Gyms Are Reopening, But Is It Safe to Go Back?

A Guide to Returning to the Gym in the Age of Coronavirus

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Key Takeaways

  • With gyms reopening in parts of the country, it's more important than ever to get the facts about COVID-19 transmission and risk factors.
  • You may be eager to get back to your normal routine, but there are still precautions needed to keep your workouts safe.

Months after the economy shuttered in an effort to flatten the COVID-19 curve, what once seemed like a far-off dream is now becoming a reality: businesses, including our beloved gyms, are finally starting to reopen. But while the idea of trading your makeshift living-room workout for real barbells and high-tech machines is probably enough to make you giddy, you may be wondering: Is it really safe to go back?

That depends on a few factors. While there is no evidence that COVID-19 spreads through sweat, it does spread through respiratory droplets, and there’s some disagreement among scientists around how long those droplets live on surfaces and suspend in the air.

Andrew Noymer, PhD

There are still a lot of unknowns here. But [exercising in] an indoor facility is among the riskier activities you can do right now.

— Andrew Noymer, PhD

Dr. Andrew Noymer, an epidemiologist and associate professor of population health and disease prevention at the University of California, Irvine, says that people deciding whether to return to the gym will have to ask themselves two important questions. “First, what is their own personal tolerance for risk? Are they a risk-taker, or are they conservative on taking risks?” he says.

“The other is: What are their own consequences for getting infected? Are they immunosuppressed? Are they older?” Risk-averse and immunodeficient exercisers will likely benefit from avoiding the gym for now, until better measures, treatments, or even vaccines are rolled out.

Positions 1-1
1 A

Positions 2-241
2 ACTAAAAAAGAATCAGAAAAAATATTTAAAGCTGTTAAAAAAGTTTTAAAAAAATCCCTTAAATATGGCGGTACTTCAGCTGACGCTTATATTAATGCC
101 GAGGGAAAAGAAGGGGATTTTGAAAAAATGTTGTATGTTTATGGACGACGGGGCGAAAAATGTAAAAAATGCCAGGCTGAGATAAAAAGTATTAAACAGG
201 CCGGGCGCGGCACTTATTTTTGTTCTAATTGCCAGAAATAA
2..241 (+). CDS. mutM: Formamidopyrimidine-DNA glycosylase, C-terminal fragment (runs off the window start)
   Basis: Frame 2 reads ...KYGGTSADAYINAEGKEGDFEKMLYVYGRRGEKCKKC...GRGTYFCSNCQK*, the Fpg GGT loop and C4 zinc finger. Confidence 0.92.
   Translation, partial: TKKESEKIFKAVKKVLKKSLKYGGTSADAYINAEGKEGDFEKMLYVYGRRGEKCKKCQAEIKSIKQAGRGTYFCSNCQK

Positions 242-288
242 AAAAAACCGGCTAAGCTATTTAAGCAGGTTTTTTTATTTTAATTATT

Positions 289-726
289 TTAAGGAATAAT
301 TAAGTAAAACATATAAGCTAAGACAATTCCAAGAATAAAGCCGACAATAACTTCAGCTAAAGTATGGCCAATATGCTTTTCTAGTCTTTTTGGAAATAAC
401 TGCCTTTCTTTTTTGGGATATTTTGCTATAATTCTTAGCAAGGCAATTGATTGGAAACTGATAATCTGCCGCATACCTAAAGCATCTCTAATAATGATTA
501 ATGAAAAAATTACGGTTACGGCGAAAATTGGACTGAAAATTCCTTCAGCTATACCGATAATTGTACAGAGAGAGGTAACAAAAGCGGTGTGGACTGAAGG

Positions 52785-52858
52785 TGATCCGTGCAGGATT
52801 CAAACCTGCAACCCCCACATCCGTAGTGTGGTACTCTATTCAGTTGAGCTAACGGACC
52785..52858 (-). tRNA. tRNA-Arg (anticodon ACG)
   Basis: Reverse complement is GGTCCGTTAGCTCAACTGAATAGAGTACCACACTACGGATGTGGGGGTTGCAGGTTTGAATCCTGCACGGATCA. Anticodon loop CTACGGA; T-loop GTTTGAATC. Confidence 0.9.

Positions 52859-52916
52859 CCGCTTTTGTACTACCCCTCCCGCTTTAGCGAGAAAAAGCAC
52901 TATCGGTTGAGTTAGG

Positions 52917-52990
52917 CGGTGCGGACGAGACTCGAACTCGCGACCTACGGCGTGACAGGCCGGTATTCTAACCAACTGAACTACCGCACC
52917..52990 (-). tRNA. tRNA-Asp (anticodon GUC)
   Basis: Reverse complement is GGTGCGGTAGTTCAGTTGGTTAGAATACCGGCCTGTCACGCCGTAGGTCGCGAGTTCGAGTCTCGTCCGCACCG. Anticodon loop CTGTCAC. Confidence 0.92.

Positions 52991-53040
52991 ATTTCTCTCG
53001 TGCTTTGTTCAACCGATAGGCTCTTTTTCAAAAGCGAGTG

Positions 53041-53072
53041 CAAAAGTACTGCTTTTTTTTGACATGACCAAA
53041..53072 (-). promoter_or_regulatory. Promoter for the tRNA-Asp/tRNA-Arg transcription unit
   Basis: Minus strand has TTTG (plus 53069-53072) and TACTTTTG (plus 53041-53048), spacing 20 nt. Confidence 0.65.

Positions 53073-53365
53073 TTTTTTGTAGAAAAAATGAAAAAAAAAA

With these facts in mind, here’s how you can stay safe when you do decide to head back to the gym.

Know the Facts About Transmission, and Act Accordingly

The best way to keep yourself and your loved ones safe during the pandemic is to understand how coronavirus is spread. “The general rule is, the fewer people crammed together, the better,” says Dr. John Townes, an infectious disease expert and professor of medicine at Oregon Health & Science University.

Townes explains that the formula for COVID-19 transmission is as follows: the number of people you’ve been in contact with x the probability of infection x the duration that that person is contagious. “You can do the math and find out how many people that one person can infect,” he says.

But without widespread testing, it can be impossible to know exactly who is infected to begin with. “We know that people who have been infected may excrete the virus for a day or two before they experience symptoms,” says Townes. “And the symptoms at the time of onset may be so subtle that it’s difficult to know when someone is sick or contagious. So everyone needs to do their part to reduce the amount of virus that they may be spreading in the environment.”

“Doing your part” means sticking to all those guidelines the CDC has encouraged—wearing masks, social distancing, and washing hands—remains just as important in a gym setting.

Ask Questions

You know the risks, and you’re ready to responsibly return to the gym. Here’s what to ask management at your facility before getting back on that treadmill. 

Are you following state and county guidelines for reopening?

If you’re concerned about public health, you should be closely following the news about your community’s plan to reopen businesses. But if you’re unclear on how your state or county’s phases work, it doesn’t hurt to ask your gym directly if they’re adhering to local guidelines. Regulations around cleaning, building capacity, and mask-wearing vary from state to state and county to county.

What are your new cleaning procedures?

For peace of mind, confirm your gym is adhering to CDC-directed cleaning guidelines for public spaces. Noymer says the fitness industry is hyper-aware of their responsibility to keep equipment sanitized and expects gym-goers will notice an uptick in regular sanitization during business hours. “In the majority of cases, answers are going to be reassuring about cleaning,” he says.